Returning and Remembering


I’ve been silent here for a while. It’s been a ridiculous summer of changes: of the hard and scary kind of phone calls, of rummaging through childhood memories and deciding which to keep, of road trips across state lines, of saying the ambiguous “see you later” and “maybe at Christmas” to the most important people in my life, of packing, and of packing, and of more packing. Of new houses and new housemates and new patterns of life. Of a new job that threatens my sanity every single day. Of feeling unfulfilled and useless as news story after news story tells of death and desperation among the people I learned to love. Of empty arms and a longing heart and questions about what to do when my life isn’t what I planned it would be at this age.

And so I’ve taken a little time away from writing anything. I would love to tell you that the time was meant as an intentional Sabbath, a way to focus on priorities and being present with the people that needed me most. But if I’m honest, that’s total nonsense. The truth is, I’ve been busy and I’ve been avoiding this. Writing is my way to process- to keep my feet firmly in the truth of who God is and how he’s showing up in my life. And quite frankly, I have not been ready to process anything up until now.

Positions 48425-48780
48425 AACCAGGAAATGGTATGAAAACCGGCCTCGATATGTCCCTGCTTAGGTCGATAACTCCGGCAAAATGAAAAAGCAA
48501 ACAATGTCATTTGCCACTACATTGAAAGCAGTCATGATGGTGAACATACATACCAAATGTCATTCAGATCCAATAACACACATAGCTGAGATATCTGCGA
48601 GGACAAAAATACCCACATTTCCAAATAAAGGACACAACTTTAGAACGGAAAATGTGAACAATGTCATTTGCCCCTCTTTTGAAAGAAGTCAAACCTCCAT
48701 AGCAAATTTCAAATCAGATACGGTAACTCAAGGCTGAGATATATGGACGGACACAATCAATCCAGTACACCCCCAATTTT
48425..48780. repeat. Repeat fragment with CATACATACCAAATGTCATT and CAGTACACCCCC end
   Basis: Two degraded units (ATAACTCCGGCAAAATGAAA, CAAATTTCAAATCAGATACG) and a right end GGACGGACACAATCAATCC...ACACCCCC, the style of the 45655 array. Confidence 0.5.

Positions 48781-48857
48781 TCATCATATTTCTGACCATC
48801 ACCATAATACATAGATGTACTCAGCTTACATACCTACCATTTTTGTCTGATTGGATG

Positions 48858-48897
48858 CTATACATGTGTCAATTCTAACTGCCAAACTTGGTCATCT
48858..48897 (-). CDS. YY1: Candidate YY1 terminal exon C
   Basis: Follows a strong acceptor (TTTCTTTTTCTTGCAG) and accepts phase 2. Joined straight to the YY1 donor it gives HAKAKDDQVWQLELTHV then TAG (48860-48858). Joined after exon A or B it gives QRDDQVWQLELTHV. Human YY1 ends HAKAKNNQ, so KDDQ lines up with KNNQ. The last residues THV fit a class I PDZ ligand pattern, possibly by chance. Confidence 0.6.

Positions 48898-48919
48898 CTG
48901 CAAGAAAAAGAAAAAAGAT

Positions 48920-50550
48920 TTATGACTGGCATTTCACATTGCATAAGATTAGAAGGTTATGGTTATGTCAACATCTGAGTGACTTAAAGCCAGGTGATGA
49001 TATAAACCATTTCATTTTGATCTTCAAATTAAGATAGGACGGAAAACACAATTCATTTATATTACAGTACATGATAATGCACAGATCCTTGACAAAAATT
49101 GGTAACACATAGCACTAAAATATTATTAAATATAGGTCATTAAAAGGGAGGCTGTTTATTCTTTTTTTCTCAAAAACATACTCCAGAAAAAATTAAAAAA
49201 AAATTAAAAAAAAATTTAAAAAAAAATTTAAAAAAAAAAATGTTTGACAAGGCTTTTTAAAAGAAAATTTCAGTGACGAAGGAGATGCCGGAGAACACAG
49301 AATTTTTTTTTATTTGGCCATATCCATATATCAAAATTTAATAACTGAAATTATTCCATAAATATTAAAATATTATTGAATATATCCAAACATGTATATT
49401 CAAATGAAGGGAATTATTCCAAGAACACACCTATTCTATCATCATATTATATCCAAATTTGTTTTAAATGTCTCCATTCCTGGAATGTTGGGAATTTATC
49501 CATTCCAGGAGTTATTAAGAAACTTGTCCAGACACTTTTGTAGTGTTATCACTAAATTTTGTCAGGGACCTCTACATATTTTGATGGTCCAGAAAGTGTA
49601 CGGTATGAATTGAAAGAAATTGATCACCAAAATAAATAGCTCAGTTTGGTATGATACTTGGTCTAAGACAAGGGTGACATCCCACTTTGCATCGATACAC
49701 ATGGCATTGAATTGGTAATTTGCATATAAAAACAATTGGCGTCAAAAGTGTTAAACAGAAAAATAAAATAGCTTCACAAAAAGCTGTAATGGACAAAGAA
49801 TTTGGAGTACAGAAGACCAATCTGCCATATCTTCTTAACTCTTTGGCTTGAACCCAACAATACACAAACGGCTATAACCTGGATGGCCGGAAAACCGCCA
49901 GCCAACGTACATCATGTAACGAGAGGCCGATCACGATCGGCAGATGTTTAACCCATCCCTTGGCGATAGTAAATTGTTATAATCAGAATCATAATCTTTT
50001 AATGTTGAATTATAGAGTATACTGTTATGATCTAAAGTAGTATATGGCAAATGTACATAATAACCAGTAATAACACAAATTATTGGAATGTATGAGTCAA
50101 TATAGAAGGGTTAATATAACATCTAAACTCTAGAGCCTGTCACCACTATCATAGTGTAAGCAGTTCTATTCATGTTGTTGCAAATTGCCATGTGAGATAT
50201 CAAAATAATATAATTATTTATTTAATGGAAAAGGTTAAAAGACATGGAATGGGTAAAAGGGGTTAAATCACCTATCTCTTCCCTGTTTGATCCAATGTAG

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I’ve been spending a lot of time with the story of Ruth and Naomi this year. If it’s new to you, here’s a brief summary with a bit of my interpretive flair:

Naomi and her husband are part of God’s chosen people, from the town of Bethlehem in Judea. However, times get tough and Naomi’s husband, Elimilech, has a hard time trusting that God will provide, so they leave the land God provided and immigrated to Moab, a nation known for idol worship. Naomi and Elimilech have two sons, who end up marrying Moabite women, in direct disobedience to God’s law. A while later, Elimilech and both of Naomi’s sons die, leaving her with only their two widows: Orpah and Ruth.

In her time of mourning, Naomi decides to return to Bethlehem and to her place among the people of God. Though she releases both Orpah and Ruth of their obligations to her, Ruth chooses to remain with Naomi, though she knows that she will not be welcome and will be considered a pagan and outsider among the Jewish people. It’s here that Ruth makes the statement that has been shared at many a wedding: